Friday, April 18, 2008

What's Cooking?

It's been a long week. The Yanks haven't had a breather in the 17 days since Opening Day, and won't get one until after this weekend's series in Baltimore is over. Then it'll be another two weeks before their next scheduled day off. You'd think that someone would have sabotaged the sprinkler system at one of the ballfields by now.

I don't have much to say about the team right now, other than they might not have the guns to hang with the Red Sox all summer in the Stadium's final hurrah. The Yanks are 7th in the league in runs scored, and have scored three or fewer runs in 8 of their 17 games so far. Robbie Cano, Jason Giambi, and Johnny Damon have struggled so far, and the young starters have combined to allow 22 runs in 22 1/3 innings.

I've been quiet this week because my computer's hard drive gave up the ghost, just after its warranty ended. Like many, I don't back up nearly as often as I should (this is particularly galling, since I'd set up a Time Capsule to handle La Chiquita's backups, but hadn't found the time to set it up for my own), so I lost a month's worth of data.

Anyway, the unscheduled downtime has given me the opportunity to catch up on my DVR'd TV watching (La Chiquita and I splitting her computer so that we'd each work during the other's downtime). Which means--since the WGA strike turned this into the weakest TV season in memory--Top Chef is probably the best thing on the tube right now, outside of baseball. I'll be posting a review of that later today.

Monday, April 14, 2008

Joba's Dad, Reprise

Sometimes life puts things in perspective, and it's not always a welcome thing. After all the artificial drama of this weekend's Yanks/Sox drama (buried t-shirts! injured Captain! struggling Papi! key rain delay!) news come out today that Harlan Chamberlain, Joba's dad, collapsed over the weekend and is in critical condition. His son has gone home to be with his dad, because--in a lesson we sometimes need to be reminded of--life is more important than baseball.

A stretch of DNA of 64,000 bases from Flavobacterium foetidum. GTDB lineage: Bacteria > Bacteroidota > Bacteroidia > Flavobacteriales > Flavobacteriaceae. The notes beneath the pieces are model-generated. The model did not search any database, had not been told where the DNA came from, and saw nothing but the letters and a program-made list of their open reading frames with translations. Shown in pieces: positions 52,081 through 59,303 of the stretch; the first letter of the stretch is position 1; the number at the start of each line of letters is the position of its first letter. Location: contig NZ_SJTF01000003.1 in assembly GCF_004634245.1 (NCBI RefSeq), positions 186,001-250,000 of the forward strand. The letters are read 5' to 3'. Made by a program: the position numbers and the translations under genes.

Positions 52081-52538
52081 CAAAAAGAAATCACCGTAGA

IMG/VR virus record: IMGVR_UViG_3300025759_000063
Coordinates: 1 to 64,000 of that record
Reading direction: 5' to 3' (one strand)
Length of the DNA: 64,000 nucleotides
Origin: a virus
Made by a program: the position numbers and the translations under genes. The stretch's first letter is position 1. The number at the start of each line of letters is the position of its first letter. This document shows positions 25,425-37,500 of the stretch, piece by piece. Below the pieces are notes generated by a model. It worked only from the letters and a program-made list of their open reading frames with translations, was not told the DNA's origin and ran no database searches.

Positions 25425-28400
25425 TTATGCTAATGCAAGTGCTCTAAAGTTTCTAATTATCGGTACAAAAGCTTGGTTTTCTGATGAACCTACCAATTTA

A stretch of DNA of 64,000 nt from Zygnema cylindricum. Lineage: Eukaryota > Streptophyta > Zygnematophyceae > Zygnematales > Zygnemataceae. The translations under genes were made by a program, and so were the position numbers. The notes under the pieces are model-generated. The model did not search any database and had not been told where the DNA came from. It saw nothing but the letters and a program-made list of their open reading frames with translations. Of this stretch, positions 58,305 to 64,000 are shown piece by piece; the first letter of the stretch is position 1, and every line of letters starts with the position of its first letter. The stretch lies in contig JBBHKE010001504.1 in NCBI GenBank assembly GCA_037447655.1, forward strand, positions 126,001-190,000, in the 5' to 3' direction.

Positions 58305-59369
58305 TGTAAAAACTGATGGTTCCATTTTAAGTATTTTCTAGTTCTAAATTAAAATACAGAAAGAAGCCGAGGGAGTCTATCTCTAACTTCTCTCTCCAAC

Our prayers are with Harlan Chamberlain for a swift and safe recovery.

Saturday, April 12, 2008

Blame It On the Rain

Saturday's game was winnable. It was winnable in the sixth inning, when the Yanks' 2-1 lead--by the way, when is this team gonna start scoring?--was blown on a tactical gamble. Mike Mussina, who was sterling in his last start (six two-hit innings against the Rays), was having a fine afternoon through five, marred only by a Manny Ramirez homer. In the sixth, a one-out single and double had put men on second and third for the struggling David Ortiz, and the Moose, showing some old-school stuff, struck Ortiz out on four pitches. And then, with Manny coming to the plate, Joe Girardi held a conference on the mound. The question, of course, was whether to walk Ramirez.

According to Pete Abraham, Mussina told Girardi that Ramirez was the matchup he wanted, and Girardi went with his pitcher's call. Moose's first pitch was waist-high and caught too much of the plate--Manny (being Manny) ripped it for a double, and the lead.

Now, coming into today's game, Manny was 17 for his last 44 against Mussina, with four homers--that covers the period from 2003-2007, postseason included. Yes, it's a small sample, but after Manny belted one halfway to the moon in the fourth inning, maybe Girardi should have considered the matchup between Mussina's cerebral stuff-challenged pitching style and Ramirez's, um, not-so-cerebral hitting style an advantage for the batter.

Yeah, I know Mussina has lots of experience. Yes, he'd just gotten a big out against the Sox's other big bopper. And no, I don't blame Mussina for thinking he could get Ramirez out. He's an athlete--he has to believe he can get Ramirez out. Girardi isn't obligated to listen to Mussina, much less agree with him. This was the manager's bad call.

The Moose apparently felt he'd rather face Manny Ramirez than Kevin Youkilis, and that's exactly the way it worked out. Just not in a good way. One bad turn followed another, as the pitcher brought in to replace Mussina was Brian Bruney, the, what, eleventh? Maybe even twelfth man to make the pitching staff out of Spring Training. Youkilis hit a single, and now it was 4-2.

The game was still winnable, though. The Yanks brought the score within one in the seventh inning. That rally stalled out when Jose Molina--who had to bat because the Yanks aren't carrying a third catcher and Jorge Posada is still injured--struck out against Manny DelCarmen with the tying run on second base. The Yanks rallied again in the eighth, against Hideki Okajima, when the Yanks got two men on with two outs, and Alex Rodriguez coming to the plate. This time, it was Terry Francona who seemed caught off-balance by the turn of events--the two baserunners came over the space of just five pitches--and closer Jon Papelbon was rushed into the game. The tide was turning...